New to this…

Hello Zwifters,

I’m brand new to Zwift and to cycling generally.

Already loving all things cycling and can see it being a very addictive sport (and potentially expensive one).

I’m looking for some help from seasoned pros around training and what training programs to hit up.

I’ve committed to a charity event that will involve cycling from Edinburgh in Scotland to Paris France in October this year.

I have a very basic core fitness level and zero road cycling experience. I plan on using Zwift as a safe way to get used to the bike before hitting the roads and then using training programs to build fitness and endurance to supplement the road work I’ll do. (I live in Scotland where it rains a lot, so expect to maximise Zwift time for training purposes).

We’ll be hitting around 200km per day for the first 4 days of the challenge then down to around 100km for the last 3 days.

Questions are: 1- what would be the best training program to get me ready for this on Zwift? I have looked but not sure what one to follow that will fit my level of fitness and experience. Has anyone started from a similar position?

2- can I just hop on any rides to build up saddle time, outwith a structured training program? Or is this frowned upon by experienced riders?

Appreciate I am a complete novice but what I lack in experience I will make up for in determination and am taking this very seriously.

Any help/advice/tips on anything from nutrition to training to kit would be amazing and hugely appreciated.



Welcome to the forum.

That is a lot of riding 1100km over 7 days. That sound like 10 hours days and 6 hours for the short days. that is assuming you are new to cycling.

I would start of with gauging how many hours per week you can do in the saddle. I would think hours in the saddle is the top priority now.


You have plenty of time to prepare, so given your relatively low fitness level, the most important thing you need to do to start is frequent low to moderate intensity riding, gradually ramping up the time on the bike as much as possible. It’s challenging to prepare for such a long event indoors. If I were doing that event I would want to do longer outdoor club rides and pick a couple long one-day events after you’ve had a few months to get into shape. It would not be excessive to do a few century rides before October. If you haven’t done that kind of riding before, it will help you to understand what it takes to get through it in terms of training, nutrition, riding around other people, and keeping your head together. A local club can also be a good way to obtain coaching advice.


Thanks Gerrie- top tip. I’ll get as much in as I can over the next week or so and see where I’m at. I’ll post results and no bullsh*t assessment of how difficult I’m finding it. Really appreciate the response.


Thanks Paul. I’ll have a look around for a local club and try and find some events around the end of the summer to sign up for. Great tip as it will give me a target to aim for in advance. Really appreciate the response, I’ll take it all on board.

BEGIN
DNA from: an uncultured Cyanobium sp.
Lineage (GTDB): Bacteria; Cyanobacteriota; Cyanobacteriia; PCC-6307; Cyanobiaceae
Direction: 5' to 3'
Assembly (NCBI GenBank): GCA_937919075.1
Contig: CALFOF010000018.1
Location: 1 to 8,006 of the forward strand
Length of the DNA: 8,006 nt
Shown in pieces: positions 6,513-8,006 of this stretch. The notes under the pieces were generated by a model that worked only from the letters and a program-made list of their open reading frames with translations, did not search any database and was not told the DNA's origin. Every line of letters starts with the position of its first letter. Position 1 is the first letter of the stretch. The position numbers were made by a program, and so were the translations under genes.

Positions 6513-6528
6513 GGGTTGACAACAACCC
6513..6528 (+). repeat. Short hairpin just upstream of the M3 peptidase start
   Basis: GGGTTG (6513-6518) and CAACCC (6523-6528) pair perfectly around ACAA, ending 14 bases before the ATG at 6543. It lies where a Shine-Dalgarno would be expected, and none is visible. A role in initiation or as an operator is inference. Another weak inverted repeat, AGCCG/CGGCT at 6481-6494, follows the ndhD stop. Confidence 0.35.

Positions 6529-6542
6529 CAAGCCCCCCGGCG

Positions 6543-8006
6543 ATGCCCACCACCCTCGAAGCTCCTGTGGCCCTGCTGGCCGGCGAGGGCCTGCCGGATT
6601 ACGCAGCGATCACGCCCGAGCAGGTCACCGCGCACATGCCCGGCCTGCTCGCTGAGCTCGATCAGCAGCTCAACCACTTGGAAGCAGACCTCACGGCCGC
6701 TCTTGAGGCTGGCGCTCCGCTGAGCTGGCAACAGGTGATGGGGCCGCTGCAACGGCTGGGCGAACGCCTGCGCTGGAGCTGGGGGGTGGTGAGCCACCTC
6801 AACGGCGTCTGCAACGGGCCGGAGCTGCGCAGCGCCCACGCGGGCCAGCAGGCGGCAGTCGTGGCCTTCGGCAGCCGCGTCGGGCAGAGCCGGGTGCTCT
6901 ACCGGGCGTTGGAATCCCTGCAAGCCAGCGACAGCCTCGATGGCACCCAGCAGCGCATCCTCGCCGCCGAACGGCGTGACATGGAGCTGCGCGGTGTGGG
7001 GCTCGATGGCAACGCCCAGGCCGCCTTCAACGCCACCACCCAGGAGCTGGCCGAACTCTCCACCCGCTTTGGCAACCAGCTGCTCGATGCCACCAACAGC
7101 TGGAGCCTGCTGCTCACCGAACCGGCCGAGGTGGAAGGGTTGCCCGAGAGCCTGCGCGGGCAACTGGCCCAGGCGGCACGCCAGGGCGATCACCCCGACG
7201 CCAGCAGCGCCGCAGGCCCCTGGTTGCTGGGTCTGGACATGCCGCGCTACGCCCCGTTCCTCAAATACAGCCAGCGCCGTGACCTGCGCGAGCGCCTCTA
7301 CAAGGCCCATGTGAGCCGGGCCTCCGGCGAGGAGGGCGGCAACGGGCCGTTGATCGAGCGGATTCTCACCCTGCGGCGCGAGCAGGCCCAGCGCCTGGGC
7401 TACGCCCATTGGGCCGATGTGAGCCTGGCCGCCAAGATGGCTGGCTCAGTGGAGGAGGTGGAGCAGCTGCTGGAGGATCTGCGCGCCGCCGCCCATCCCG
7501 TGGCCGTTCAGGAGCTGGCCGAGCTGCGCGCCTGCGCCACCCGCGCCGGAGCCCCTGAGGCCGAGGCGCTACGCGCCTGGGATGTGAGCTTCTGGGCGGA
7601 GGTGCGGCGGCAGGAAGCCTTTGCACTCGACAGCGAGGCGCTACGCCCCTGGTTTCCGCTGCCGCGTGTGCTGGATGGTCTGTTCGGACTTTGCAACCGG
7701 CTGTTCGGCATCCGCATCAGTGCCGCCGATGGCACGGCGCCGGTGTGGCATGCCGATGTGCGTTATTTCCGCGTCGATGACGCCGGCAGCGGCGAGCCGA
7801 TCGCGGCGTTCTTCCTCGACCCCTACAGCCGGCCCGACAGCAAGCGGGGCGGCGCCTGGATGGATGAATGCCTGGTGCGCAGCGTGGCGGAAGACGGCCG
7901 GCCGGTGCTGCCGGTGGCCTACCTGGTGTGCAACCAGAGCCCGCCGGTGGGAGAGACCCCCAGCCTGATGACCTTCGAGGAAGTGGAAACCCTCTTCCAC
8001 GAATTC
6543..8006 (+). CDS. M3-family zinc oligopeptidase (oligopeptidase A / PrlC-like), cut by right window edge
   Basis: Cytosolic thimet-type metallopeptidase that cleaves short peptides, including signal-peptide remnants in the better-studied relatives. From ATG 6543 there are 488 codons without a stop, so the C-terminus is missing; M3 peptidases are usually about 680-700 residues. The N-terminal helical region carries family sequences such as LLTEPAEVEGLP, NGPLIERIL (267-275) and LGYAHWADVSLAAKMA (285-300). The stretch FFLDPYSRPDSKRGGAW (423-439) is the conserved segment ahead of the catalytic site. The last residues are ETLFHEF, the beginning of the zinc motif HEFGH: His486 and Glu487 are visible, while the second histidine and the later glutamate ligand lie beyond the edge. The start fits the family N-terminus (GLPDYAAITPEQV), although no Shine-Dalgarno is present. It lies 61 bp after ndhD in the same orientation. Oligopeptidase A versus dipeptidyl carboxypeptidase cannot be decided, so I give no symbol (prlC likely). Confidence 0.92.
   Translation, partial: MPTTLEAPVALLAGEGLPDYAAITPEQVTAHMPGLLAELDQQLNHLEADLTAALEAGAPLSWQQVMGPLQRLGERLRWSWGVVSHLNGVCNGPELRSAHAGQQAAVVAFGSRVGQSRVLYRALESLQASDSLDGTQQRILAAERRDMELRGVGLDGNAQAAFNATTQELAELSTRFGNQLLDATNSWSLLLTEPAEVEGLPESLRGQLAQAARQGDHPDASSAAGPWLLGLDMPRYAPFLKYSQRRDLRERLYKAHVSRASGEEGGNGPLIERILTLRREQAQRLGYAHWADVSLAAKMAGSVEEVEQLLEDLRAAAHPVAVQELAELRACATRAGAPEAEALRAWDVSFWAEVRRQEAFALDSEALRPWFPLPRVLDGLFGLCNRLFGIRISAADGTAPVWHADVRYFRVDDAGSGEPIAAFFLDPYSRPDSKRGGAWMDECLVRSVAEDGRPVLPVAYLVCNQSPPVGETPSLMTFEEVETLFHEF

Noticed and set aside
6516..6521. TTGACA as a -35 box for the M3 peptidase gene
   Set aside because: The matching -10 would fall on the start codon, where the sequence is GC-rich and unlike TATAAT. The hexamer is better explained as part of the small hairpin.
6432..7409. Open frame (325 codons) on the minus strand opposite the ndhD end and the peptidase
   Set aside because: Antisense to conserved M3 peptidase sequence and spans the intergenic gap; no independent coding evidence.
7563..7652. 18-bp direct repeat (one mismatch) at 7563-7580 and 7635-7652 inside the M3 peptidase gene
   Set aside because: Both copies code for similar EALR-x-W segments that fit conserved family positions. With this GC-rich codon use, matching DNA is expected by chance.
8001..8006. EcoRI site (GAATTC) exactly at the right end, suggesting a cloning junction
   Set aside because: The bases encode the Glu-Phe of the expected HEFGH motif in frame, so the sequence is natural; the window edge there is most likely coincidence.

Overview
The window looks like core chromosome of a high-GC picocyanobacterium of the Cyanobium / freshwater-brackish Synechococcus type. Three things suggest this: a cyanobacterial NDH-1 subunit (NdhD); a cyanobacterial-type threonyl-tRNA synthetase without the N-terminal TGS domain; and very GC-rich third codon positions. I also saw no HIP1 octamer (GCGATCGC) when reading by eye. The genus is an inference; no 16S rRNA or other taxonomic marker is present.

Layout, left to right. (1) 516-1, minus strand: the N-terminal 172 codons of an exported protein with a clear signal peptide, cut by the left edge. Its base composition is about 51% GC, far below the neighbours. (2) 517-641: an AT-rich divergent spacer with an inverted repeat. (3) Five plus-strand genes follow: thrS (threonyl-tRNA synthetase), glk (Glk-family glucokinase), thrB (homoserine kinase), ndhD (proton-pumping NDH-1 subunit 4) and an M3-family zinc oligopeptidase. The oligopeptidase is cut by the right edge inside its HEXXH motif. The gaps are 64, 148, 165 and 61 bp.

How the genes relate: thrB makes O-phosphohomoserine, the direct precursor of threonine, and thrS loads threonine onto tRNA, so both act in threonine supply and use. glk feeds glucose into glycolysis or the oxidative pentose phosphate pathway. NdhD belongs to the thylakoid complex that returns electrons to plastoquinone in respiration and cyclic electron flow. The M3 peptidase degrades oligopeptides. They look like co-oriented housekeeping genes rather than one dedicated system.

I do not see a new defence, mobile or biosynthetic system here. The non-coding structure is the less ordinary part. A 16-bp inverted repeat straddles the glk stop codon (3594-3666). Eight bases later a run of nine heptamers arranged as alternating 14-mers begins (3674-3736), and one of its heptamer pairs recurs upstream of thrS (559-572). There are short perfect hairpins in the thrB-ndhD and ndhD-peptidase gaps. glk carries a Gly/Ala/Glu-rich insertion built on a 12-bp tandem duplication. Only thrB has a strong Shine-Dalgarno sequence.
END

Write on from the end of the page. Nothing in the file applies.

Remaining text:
All of what the others have said :grinning:

I would approach this with three focus areas:
Gear that allows me the saddle time without discomfort - find the cycling bibs that work for you!
Control the intensity of your long rides so that you can repeat them (how fast can you go, so that you are recovered after a nights sleep).
Nutrition - observe, plan, practice - how much do you need during riding (use a heart rate monitor and/or power meter to calculate/estimate), how much do you need to take in during your rides, in what way is that calorie intake most practical.

Enjoy and keep us updated how you’re doing!

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1100km over 7 days is no joke, even for experienced cyclists!

important things to consider:

  1. comfort & efficiency will be key. consider paying for a bike fit. make sure you have a very comfortable saddle & lots of high quality padded shorts that you have broken in before the event.
  2. fuelling: 100-200km per day = you will need to be continually taking in calories & fluids throughout the ride to not run out of “gas”. start working out what you are going to eat now and incorporate it into your training rides - rather than trying something new when the event starts.
  3. start getting hours in the saddle asap. aim for zone 2-3 as many hours as you can. threshold/anerobic training can help you make fast gainz, but will not match what you will be doing on the day for the most part - so bulk of your training should be in zone 2-3 so you start getting your body used to what you will be doing during the event.
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Thanks Ben, noted on this not being a joke and I promise I won’t be laughing (but will try and smile as often as I can).

The below is exactly what I’m looking for in terms of advice/support.

I’ll adopt trial and error on comfort and fuelling to see what works and adopt it into training.

I don’t really know what zone 2 is but I’ll read that article and get my head round it. Is there a Zwift work out you’d recommend that ticks this box?

I’m maybe over thinking all of this and just need to get on a bike and peddle but anything that can help shave some percentages of pain will be taken on board.

Appreciate the response and the article.

Thanks so much Magnus- I think the best lesson here is to remember to enjoy this!

Really appreciate the message